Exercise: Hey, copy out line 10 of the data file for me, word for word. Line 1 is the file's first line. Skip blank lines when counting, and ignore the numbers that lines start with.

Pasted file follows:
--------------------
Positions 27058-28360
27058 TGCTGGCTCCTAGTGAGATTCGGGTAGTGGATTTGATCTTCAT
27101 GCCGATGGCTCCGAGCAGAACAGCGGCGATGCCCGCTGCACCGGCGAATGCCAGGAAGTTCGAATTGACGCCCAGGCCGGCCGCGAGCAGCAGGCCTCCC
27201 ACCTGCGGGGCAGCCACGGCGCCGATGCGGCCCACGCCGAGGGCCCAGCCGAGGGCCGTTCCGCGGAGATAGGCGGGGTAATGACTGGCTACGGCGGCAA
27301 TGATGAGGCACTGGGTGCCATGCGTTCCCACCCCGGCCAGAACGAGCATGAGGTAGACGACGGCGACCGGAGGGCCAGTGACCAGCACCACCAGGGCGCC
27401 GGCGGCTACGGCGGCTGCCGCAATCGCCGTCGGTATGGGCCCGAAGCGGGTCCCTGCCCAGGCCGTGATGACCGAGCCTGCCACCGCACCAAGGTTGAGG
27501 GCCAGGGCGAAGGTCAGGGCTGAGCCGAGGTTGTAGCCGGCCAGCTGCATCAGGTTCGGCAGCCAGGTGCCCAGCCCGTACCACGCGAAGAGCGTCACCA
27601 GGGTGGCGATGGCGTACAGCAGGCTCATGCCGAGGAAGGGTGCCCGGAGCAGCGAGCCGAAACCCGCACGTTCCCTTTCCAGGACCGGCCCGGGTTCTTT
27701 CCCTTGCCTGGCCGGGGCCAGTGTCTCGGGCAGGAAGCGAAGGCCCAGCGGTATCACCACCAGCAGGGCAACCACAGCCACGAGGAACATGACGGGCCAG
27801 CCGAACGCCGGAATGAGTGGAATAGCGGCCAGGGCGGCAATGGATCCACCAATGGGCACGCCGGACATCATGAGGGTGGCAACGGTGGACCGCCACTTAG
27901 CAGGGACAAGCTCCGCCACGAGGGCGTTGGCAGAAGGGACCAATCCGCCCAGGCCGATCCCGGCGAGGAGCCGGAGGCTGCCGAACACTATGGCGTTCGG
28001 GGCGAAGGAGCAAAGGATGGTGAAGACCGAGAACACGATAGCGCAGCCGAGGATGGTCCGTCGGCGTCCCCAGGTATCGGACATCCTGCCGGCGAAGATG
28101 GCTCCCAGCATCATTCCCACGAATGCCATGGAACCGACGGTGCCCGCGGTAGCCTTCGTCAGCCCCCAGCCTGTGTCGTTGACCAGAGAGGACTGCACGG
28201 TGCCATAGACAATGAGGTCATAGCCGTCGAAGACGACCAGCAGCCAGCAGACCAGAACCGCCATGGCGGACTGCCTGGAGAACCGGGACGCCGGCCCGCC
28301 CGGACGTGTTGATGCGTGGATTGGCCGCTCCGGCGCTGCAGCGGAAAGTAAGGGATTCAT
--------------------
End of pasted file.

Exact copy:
27801 CCGAACGCCGGAATGAGTGGAATAGCGGCCAGGGCGGCAATGGATCCACCAATGGGCACGCCGGACATCATGAGGGTGGCAACGGTGGACCGCCACTTAG